Monday, December 31, 2007


I love, love, love trivia. In fact, I have filled my brain with so much useless knowledge over the years, that it's getting so full that I can't fit in everyday things anymore. I can't seem to remember to wipe my kids' noses or brush my own teeth some days, but if you asked me something like "What was the first video ever played on MTV?" I would know that the answer is: Video Killed the Radio Star. See? Useless. But I love it. So I bought this book called Imponderables: Answers to the Most Perplexing and Amusing Mysteries of Everyday Life by David Feldman and it is so cool. It doesn't have much pop culture information, which I love, so I'll have to go elsewhere for that, but it's still a fun book. My plan is this: I'll share a useless bit of trivia with you every day in the hopes that sharing the information will somehow free it from my brain, therefore making space for more necessary business. I'll try to post one daily...unless that too, slips my mind.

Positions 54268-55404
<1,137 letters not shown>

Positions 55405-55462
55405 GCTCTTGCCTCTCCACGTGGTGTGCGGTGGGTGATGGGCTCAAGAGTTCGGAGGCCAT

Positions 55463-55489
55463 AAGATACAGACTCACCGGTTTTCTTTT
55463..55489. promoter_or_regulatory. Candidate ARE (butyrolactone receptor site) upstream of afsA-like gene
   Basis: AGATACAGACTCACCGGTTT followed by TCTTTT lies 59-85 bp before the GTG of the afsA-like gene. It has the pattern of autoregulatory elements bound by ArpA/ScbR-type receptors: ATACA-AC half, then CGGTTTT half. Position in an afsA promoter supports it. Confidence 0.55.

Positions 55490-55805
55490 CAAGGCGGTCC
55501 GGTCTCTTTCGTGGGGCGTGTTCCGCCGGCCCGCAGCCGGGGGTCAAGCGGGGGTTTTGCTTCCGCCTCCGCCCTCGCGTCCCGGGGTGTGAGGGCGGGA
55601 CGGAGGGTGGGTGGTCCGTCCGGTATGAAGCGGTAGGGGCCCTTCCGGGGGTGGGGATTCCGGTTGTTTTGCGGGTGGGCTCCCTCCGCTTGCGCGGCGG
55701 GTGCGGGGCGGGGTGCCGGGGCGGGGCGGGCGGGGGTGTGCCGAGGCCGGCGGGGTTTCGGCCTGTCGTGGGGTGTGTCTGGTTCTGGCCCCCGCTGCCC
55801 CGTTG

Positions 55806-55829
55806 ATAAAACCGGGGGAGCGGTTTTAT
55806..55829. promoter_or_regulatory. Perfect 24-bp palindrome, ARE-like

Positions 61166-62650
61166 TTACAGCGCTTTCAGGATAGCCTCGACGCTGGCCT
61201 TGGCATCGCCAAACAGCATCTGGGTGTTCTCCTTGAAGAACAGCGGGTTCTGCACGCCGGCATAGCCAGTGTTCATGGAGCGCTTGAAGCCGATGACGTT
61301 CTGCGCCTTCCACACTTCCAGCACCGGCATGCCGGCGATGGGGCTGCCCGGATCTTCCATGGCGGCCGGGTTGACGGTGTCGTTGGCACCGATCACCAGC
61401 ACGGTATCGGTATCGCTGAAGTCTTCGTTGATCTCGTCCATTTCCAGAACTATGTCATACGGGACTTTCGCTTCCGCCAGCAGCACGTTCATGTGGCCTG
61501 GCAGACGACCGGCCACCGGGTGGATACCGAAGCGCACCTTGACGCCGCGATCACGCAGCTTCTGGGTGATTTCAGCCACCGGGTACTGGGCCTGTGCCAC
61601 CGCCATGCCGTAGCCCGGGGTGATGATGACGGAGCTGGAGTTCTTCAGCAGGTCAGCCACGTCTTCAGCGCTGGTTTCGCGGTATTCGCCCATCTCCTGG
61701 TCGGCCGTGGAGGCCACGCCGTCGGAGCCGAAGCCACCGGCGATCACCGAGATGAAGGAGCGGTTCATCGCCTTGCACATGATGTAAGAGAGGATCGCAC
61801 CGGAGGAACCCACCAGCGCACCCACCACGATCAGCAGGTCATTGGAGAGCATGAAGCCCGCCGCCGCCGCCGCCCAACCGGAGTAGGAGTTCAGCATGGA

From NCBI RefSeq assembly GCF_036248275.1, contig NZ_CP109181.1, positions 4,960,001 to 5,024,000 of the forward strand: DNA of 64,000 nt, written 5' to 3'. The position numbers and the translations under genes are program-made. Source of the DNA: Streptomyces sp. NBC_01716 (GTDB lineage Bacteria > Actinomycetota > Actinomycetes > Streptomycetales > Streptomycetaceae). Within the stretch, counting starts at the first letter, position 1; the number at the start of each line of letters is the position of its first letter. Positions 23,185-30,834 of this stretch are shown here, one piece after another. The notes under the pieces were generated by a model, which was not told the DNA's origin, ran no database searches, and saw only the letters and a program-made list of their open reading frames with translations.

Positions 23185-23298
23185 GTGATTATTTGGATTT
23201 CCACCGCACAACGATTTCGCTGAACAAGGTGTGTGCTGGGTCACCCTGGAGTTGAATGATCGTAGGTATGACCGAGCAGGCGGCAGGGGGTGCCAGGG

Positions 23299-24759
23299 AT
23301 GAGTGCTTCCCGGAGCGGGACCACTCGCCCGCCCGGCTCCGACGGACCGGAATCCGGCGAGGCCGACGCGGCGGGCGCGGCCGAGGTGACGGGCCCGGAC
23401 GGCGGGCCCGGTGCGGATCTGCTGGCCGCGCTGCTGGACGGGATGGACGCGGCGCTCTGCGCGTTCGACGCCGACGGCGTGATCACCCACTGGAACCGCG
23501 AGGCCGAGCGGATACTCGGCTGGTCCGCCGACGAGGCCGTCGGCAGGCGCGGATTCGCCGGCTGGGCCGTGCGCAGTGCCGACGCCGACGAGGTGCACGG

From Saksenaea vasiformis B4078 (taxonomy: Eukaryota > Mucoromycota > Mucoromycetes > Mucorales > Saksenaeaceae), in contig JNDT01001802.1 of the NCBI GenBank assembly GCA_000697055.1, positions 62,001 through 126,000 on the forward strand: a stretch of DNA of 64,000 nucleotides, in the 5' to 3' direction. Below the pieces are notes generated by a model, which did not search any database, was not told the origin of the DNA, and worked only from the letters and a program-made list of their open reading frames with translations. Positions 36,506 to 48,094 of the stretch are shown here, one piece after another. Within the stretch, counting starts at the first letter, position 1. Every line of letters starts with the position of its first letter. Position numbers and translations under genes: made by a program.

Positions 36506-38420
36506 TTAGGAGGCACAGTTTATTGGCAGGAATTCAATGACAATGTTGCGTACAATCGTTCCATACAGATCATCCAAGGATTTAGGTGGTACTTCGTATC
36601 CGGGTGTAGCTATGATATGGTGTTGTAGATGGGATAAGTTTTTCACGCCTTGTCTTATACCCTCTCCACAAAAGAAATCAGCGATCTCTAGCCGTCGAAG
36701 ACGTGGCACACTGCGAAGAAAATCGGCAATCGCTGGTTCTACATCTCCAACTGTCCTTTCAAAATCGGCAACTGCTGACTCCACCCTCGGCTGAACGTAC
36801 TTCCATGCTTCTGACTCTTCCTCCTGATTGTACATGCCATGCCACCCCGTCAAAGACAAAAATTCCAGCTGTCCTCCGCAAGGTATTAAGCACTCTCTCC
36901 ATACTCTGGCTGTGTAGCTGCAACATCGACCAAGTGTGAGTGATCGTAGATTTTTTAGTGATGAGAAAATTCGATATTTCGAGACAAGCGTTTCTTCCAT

Ok, so here's the first one. Not because I think this is the most interesting tidbit I've ever happened upon, but because you gotta start somewhere.

Q: Who put E on top of the eye chart and why?
A: Professer Herman Snellen replaced the original topper, A, because the amount of white space between each of the three parallel lines of the letter E are equal, thus making it a more fair measuring tool to determine how accurately a person was able to see. If you have poor eyesight, there's a greater chance of the E morphing into an F, P, B or an A, making it more obvious that you are misreading the letter.

Ref: Imponderables, by David Feldman

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